Think back to the early days of mountain biking. A bunch of friends, getting to the top of the hill any way they could, not needing to ride up at any great pace, saving themselves for the real buzz, the ride back down. It didn’t matter who got tot the top first, as long as everyone made it and then could share a chat, maybe a beer and a toke, before they pointed their rigs back downhill. The hair was as flowing as the conversation, and that was just the guys.
The weight of their bikes wasn’t a factor, just making it to the bottom with functioning brakes and their jeans not tangled in the chain was the most important thing. Most of the bikes and parts were derived from road-going machines, and most of the early wheels were either cut down and re-welded road hoops, or beach cruiser wheels which came in some strange diameter. Innovation and invention was strong from the start, with a bunch of them making their own frames and cobbling together parts. They shaped the development of this new sport, which in turn helped revive and push road bike technology too.
While racing down the hill was the way it all started, soon the predominant racing genre would become riding around in circles, up long climbs and then back down again. Even though the climbing was the major element, the races were dubbed cross country. Downhill was usually raced on the same day, on the same bike, on the same part of the XC course. Gradually downhill technology advanced with suspension at both ends getting longer, while the XC bikes (and riders) looked to go on diets that would make Jenny Craig envious. Somewhere in between, regular mountain bikers just rode their bikes on the trails, up and down, without a label of their own to identify with.
Sometime in the last few years, the bikes that most people ride on most trails most of the time took on an identity of their own. The marketers, in a moment of brilliant clarity, called them trail bikes. But what were these trail riders going to do if they wanted to compete every now and then? The bikes didn’t fit into the XC category (too heavy, too much travel), they were too under-gunned for proper downhill racing, and most of the riders just wanted to have a bit of fun more than set any PBs or have to wear lycra and shave their legs to be considered worthy of the ‘racer’ tag. What they needed (even if only the marketers knew it) was a new type of racing, where the fun bits, the singletrack and the descents, mattered more than the boring hard bits, the climbs. Enter enduro.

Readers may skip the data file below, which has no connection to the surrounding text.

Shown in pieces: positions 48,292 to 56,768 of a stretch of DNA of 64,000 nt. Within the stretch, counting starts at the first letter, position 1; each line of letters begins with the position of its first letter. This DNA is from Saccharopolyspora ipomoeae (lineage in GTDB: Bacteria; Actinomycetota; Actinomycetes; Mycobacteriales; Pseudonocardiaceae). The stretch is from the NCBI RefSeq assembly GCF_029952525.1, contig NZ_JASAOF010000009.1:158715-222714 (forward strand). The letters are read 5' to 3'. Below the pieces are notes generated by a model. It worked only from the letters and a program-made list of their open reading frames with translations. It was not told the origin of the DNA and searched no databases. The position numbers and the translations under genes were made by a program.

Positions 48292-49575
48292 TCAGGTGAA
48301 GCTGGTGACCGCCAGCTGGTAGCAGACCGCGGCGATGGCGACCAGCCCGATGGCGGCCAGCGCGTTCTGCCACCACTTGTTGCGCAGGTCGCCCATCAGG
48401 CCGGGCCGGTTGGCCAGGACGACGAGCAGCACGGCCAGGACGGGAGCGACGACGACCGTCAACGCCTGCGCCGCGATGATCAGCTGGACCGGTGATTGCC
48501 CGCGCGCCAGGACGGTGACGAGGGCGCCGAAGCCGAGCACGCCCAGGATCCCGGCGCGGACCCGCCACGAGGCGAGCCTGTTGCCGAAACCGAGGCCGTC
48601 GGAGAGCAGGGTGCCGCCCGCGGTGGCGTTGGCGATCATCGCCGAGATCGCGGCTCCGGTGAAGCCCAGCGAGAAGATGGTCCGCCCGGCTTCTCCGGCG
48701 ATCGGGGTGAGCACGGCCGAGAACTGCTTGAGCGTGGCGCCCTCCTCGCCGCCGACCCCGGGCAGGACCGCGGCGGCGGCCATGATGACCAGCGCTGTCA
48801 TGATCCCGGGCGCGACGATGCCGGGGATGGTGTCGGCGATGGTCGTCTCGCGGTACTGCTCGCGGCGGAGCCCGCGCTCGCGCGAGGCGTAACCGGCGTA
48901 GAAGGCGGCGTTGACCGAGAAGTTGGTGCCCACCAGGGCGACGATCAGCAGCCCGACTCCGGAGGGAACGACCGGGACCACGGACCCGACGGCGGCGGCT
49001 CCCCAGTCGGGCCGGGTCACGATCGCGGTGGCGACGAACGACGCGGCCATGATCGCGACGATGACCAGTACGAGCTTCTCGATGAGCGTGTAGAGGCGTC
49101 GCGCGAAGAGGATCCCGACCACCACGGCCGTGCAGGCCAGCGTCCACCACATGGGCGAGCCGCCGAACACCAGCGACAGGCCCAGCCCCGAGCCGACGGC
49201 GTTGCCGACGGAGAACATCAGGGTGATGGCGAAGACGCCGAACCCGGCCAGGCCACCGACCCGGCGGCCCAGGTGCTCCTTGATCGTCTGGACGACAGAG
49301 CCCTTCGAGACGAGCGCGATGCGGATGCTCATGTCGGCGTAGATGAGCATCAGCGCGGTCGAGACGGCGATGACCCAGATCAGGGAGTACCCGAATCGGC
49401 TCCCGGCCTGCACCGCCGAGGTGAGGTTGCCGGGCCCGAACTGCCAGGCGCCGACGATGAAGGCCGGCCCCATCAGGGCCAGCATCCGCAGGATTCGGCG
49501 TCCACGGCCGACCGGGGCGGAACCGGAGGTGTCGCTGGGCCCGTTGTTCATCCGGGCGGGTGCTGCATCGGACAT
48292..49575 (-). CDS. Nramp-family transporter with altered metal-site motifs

Just about every company at Interbike recently released something that had the word enduro attached to it. Bikes, components, shoes, helmets, clothing, there’s something for everyone to just go and ride with, just like we used to, but now only better. Enduro has maybe not saved mountain biking, but has given it a whole new lease of life by bringing back the core elements of why we ride a bike on trails. Whether that needed a tag or not, well that’s debatable, but I know that the bikes we ride now are some of the most dialled and most versatile that I’ve ridden in my 23 years of mountain biking. They have certainly brought the fun back to my riding, by allowing me to ride faster, with more control and more confidence.
Those hippies back in the 70s and 80s were way ahead of their time in many ways. That the preferred wheel size back then was 650b could have changed the way bikes developed a lot sooner, and the way we’ve arrived at this ‘new’ wheel size via a smaller and then a bigger one is maybe a blessing in disguise. Maybe we wouldn’t have three sizes (soon to be two) to choose from, and all bikes would have at least one component that was a true ‘standard’. The way things are heading though, most trail riders in the next three or four years will be on the medium hoops whether they like it or not; the 26″ wheel holdouts will have nothing left to complain about except the fact they can’t get any tyres any more, and that they secretly wished they’d switched to medium wheeled bikes sooner, because, shhh, don’t tell anyone, they’re actually better.
I get to ride a few bikes in my job, on a lot of varied trails all around the place, and it’s hard to find many bad bikes these days. Whether it’s down to frame design, angles, suspension technology or wheel size, I don’t know. Probably all of those, combined with other factors like wider bars/shorter stems, the banishment of the front derailleur, big fat tubeless tyres, and the best invention in mountain biking in the last ten years, the dropper seatpost. All these things are staples of the modern trail bike, and whether or not they have the word enduro attached to them doesn’t really matter. But I know this; mountain biking is looking healthier than it has since the halcyon days of the early nineties, and racing is becoming popular again because the fun is being put back into it. Heck, I’m even having a crack at one of these new races next weekend too, and I’m actually looking forward to it.
This is what a modern mountain bike looks like… my new Turner Burner.